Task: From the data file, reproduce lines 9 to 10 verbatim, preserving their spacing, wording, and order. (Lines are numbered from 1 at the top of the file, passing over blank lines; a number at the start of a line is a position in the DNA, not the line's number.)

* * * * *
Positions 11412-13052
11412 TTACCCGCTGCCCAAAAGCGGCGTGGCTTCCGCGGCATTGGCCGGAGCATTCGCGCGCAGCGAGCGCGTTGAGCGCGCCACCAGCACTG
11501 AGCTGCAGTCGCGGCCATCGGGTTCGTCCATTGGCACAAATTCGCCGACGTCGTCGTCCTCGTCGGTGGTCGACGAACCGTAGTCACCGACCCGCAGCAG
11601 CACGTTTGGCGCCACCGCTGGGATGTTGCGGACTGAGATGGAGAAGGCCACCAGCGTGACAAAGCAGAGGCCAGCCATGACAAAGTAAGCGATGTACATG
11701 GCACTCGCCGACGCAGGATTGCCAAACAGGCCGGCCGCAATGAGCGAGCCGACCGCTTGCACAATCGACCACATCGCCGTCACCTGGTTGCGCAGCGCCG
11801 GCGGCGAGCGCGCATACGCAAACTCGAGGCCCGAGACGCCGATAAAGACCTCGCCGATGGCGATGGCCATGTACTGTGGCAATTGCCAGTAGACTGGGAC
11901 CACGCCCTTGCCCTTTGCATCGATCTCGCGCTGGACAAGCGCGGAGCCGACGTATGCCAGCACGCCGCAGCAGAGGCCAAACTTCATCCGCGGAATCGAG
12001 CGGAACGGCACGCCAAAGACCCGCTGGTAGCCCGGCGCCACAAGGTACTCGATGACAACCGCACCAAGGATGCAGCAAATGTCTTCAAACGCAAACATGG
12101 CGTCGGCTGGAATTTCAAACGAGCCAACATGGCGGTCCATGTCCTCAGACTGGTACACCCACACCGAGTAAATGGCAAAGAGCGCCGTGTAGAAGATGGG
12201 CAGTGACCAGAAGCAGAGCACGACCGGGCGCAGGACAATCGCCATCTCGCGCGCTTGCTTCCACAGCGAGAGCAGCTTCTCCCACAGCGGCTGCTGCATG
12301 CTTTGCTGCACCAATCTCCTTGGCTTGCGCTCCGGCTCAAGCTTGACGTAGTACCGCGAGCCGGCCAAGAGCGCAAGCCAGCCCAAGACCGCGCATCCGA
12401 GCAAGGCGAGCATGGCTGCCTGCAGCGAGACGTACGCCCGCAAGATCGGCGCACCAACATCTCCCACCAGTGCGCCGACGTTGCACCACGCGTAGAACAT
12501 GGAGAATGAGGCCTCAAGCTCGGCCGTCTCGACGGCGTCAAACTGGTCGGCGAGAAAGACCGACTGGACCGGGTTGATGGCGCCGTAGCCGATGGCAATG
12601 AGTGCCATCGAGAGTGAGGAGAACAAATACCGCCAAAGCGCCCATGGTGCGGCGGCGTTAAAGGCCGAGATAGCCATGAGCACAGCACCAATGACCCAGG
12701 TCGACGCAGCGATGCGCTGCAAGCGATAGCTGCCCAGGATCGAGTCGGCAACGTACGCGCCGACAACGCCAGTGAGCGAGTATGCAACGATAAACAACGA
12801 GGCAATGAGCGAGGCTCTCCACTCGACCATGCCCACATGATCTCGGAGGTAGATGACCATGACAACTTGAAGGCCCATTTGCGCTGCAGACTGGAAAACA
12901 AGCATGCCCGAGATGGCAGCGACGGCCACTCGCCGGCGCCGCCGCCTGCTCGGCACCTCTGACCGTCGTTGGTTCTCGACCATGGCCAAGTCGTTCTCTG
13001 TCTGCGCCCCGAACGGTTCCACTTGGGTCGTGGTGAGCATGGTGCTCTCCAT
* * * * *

12101 CGTCGGCTGGAATTTCAAACGAGCCAACATGGCGGTCCATGTCCTCAGACTGGTACACCCACACCGAGTAAATGGCAAAGAGCGCCGTGTAGAAGATGGG
12201 CAGTGACCAGAAGCAGAGCACGACCGGGCGCAGGACAATCGCCATCTCGCGCGCTTGCTTCCACAGCGAGAGCAGCTTCTCCCACAGCGGCTGCTGCATG